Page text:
‘We’ll be personally surcharged,’ the moderates retorted, fearing that their privately owned homes would be seized to pay the fines.
Corbyn continued to demand the sacrifice, without revealing that his own flat had been bought with a GLC mortgage, and was therefore safe from repossession.
‘Where’s that member of Militant who just won in Hayes?’ asked Greater London Council leader Ken Livingstone jocularly about a trusted comrade in his sprawling headquarters opposite Parliament.
Although he never read Trotsky, he adopted his ideas to foment what Trotsky had called ‘a permanent state of unrest’ as a prelude to eventual victory (pictured: Corbyn aged 18 in 1967)
‘That’s me!’ replied John McDonnell. ‘And I’ve left Militant.’ Livingstone admired McDonnell’s ‘macho form of class-based politics’. The Trotskyite’s fondness for a violent revolution to topple the capitalists, said Livingstone, had been learned during his training as a supporter of Militant Tendency – the hard-Left faction eventually defeated by Neil Kinnock.
Livingstone brought McDonnell out of the shadows to make him GLC deputy – and, together with Corbyn, set out trying to destroy Thatcher’s government. But the 1983 General Election – famously fought on a manifesto dubbed ‘the longest suicide note in history’ – was a catastrophe for Labour, if not for Corbyn, whose exhaustive campaigning won him a seat as MP for Islington North.
Although he enjoyed his new status, for Corbyn real life was outside Parliament.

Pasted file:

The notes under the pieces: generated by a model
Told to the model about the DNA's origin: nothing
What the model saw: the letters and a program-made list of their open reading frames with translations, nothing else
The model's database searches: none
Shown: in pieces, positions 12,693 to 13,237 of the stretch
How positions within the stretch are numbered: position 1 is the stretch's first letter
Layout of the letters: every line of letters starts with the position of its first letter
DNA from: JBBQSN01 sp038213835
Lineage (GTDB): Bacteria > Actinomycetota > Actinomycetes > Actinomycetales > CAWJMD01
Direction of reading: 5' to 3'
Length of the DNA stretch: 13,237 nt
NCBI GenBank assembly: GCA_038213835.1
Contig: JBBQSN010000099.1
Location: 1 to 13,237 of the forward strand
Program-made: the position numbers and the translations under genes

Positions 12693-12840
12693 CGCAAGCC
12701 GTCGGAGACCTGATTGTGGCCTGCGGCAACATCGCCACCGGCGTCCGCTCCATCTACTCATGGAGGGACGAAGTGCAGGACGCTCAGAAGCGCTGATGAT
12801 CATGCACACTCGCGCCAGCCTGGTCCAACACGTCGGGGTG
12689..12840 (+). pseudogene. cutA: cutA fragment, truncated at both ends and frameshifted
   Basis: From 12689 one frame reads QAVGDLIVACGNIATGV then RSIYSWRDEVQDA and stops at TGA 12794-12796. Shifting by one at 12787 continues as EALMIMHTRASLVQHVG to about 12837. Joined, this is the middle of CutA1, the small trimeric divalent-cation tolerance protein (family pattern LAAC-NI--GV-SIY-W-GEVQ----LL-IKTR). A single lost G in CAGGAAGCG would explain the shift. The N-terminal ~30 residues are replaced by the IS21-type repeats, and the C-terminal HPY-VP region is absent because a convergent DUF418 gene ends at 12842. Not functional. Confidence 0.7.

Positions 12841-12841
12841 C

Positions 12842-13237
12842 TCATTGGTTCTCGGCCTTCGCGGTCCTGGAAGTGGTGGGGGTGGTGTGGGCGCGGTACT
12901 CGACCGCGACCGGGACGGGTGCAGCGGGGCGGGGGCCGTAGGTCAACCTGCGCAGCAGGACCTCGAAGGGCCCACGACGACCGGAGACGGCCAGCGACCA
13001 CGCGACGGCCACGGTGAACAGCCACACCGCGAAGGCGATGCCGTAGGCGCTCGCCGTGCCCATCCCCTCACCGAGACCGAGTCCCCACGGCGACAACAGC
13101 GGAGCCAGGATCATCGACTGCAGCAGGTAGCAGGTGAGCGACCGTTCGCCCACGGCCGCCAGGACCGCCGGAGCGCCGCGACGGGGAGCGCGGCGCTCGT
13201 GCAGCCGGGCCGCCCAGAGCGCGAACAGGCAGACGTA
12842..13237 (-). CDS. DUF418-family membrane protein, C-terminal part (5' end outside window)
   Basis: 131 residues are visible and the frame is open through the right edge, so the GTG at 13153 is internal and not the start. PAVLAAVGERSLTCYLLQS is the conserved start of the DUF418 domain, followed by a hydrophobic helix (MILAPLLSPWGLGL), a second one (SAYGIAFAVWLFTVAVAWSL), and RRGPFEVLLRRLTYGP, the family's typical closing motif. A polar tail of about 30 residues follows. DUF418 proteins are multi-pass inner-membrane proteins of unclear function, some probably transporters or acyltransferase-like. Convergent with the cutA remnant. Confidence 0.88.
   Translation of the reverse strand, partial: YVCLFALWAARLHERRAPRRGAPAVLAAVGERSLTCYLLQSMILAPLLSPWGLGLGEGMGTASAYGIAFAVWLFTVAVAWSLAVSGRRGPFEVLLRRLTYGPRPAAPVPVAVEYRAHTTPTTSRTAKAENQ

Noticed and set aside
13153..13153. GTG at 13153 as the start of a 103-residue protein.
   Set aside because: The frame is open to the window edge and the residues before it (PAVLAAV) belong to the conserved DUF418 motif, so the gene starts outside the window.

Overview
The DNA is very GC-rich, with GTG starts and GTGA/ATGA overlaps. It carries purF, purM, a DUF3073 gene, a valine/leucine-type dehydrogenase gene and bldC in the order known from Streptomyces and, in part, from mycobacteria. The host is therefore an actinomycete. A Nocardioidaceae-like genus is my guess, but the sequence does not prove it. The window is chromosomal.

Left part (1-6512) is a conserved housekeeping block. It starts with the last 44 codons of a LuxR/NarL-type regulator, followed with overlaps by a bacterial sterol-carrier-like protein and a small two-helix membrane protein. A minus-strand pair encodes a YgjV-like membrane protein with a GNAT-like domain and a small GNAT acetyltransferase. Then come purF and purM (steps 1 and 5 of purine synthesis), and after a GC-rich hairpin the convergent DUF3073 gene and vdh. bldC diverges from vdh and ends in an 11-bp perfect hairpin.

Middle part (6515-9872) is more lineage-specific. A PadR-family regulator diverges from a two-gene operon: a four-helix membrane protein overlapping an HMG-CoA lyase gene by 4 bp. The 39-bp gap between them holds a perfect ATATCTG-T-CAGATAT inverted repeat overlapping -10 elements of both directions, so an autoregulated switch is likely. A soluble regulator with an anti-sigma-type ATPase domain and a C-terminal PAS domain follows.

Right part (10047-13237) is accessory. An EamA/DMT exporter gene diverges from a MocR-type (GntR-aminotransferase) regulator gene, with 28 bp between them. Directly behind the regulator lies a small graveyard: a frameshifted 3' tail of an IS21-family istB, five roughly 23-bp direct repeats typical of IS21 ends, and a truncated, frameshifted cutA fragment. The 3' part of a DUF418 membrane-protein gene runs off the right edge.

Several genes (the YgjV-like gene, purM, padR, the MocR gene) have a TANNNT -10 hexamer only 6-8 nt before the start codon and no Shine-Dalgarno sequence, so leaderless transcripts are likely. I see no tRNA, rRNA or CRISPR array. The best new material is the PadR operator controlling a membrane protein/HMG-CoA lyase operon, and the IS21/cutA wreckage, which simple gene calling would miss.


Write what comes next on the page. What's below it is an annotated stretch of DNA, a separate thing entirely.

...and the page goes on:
‘Smash the Tory state!’ he would yell into his megaphone on endless marches through Islington.
Nevertheless, once Corbyn left Haringey Council, his image began to change – an illusion that would end up having catastrophic consequences for everyone who fell for it.
Few at Westminster had witnessed his vituperative campaign against moderate Labour councillors. And many saw him as a ‘good guy’ because of the way he always employed a mild manner in debate. The ‘hatred and divisions’ recalled by Haringey councillors at ‘nasty meetings’ orchestrated by Corbyn were lost in a smokescreen of indifference.
Still, some saw through him. After the 1992 General Election handed the Conservatives their fourth successive victory, Corbyn’s constituency agent Keith Veness resigned. ‘I’ve had enough,’ he told his MP. ‘You’re an anarchic shambles, without any discipline.’
In particular, he was fed up with the candidate’s obsession with leaflets. ‘There’s so much paper around that no one can open the doors,’ he complained.
Corbyn’s financial indiscipline was another irritation. Whenever Veness protested that there was no money for another leaflet, Corbyn replied: ‘We’ll find it.’